Trying the "Kitchen Sink" to treat Brain Cancer
There are a number of treatment methods being explored to treat glioblastoma.
BY Tara Haelle
PUBLISHED July 24, 2017
With so many challenges presented by glioblastoma’s heterogeneity and the blood-brain barrier, it makes sense that researchers are investigating every possibility to develop new treatments for the cancer.
“It’s a serious disease with an unmet need,” says Rimas Lukas, M.D., associate co-chief of the Neuro-Oncology Division at Northwestern University.
Radiation, "our best therapy," may be improved with more precise methods such as proton therapy or changes to dose and treatment duration, says Howard Fine, M.D., founding director of the Brain Tumor Center at Weill Cornell Medical Center in New York City. In addition, he says, chemotherapy, the only class of drugs that really works for glioblastoma, remains a strong avenue to explore. The hundreds of other therapies researchers are exploring fall into approximately a dozen categories:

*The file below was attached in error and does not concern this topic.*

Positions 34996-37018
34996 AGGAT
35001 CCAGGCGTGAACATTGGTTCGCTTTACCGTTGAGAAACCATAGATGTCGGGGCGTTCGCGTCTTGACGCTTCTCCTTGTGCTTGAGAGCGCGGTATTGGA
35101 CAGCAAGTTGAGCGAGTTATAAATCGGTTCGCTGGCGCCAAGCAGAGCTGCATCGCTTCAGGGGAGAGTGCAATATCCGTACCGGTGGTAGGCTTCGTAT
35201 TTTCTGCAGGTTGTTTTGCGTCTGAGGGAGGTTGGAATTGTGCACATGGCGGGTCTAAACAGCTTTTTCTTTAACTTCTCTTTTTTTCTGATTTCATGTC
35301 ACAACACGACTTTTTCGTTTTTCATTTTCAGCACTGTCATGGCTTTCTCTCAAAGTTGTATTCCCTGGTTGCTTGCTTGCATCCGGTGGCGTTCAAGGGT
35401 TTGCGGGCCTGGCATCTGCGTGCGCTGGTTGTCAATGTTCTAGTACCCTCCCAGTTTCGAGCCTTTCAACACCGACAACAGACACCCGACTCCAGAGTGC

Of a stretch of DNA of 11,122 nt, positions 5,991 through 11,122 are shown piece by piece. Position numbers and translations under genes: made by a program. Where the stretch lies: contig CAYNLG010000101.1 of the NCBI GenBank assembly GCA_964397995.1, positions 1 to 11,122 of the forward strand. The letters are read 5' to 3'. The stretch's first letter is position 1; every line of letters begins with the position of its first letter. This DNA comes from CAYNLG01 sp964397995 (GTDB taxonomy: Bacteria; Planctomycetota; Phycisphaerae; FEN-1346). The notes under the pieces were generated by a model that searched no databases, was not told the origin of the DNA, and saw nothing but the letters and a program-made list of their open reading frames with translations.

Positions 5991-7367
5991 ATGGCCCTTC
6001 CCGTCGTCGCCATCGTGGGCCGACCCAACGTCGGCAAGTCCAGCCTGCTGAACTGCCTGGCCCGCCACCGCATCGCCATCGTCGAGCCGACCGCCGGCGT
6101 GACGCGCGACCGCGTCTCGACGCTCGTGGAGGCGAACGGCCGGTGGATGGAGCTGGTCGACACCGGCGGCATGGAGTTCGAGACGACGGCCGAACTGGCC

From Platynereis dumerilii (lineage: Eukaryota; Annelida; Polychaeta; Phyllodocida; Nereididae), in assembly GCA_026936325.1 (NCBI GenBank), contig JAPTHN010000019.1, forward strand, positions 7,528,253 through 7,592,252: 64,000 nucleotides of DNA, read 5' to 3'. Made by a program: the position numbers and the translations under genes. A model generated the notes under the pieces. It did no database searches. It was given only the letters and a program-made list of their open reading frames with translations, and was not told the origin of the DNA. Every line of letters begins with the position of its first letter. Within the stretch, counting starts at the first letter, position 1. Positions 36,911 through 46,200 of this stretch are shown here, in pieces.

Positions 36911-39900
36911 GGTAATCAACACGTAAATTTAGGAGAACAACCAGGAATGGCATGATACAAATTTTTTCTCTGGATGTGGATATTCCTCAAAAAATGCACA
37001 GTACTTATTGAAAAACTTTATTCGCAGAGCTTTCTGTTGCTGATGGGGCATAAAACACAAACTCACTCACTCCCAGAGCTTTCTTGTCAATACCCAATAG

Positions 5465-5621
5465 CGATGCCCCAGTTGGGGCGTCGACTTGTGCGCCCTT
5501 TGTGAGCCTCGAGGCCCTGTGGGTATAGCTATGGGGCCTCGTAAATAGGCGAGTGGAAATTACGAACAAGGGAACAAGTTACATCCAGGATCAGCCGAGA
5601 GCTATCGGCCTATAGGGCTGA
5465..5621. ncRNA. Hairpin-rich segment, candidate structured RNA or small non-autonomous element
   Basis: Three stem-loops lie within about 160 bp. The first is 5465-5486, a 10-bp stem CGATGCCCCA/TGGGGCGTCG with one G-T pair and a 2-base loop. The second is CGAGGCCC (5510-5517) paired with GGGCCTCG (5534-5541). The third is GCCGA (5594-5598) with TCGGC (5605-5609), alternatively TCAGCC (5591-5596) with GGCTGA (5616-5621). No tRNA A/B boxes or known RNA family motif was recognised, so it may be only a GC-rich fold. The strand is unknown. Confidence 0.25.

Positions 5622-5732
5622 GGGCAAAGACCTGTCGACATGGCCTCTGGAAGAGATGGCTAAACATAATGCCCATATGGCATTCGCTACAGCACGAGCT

Molecularly targeted therapies, such as Velcade (bortezomib), target specific molecules, or proteins, inside tumor cells or on their surfaces, disabling their cancer-driving activities.
Immunotherapy research for glioblastoma has looked at drugs already approved for other cancers as well as new therapies. Many target checkpoints, the self-regulatory mechanisms that keep the immune system from going into overdrive. Disabling these checkpoints helps the immune system to recognize and fight cancers.
Targeting one such checkpoint, the PD-1/PD-L1 pathway, are PD-1 inhibitors Opdivo (nivolumab) and Keytruda (pembrolizumab) and PD-L1 inhibitors Tecentriq (atezolizumab) and Imfinzi (durvalumab). Another pair of drugs, Yervoy (ipilimumab) and tremelimumab, target CTLA-4, another protein that down-regulates the immune system. A similar immune-suppressing enzyme, IDO, is targeted by the drugs indoximod and epacadostat, both also being considered for glioblastoma. A slightly different approach is targeting CSF1R, expressed on tumor-invading macrophages (which are certain kinds of white blood cells), and contributing to the immune-suppressed tumor microenvironment. Yet many of these are in the early stages of research or haven’t shown encouraging results.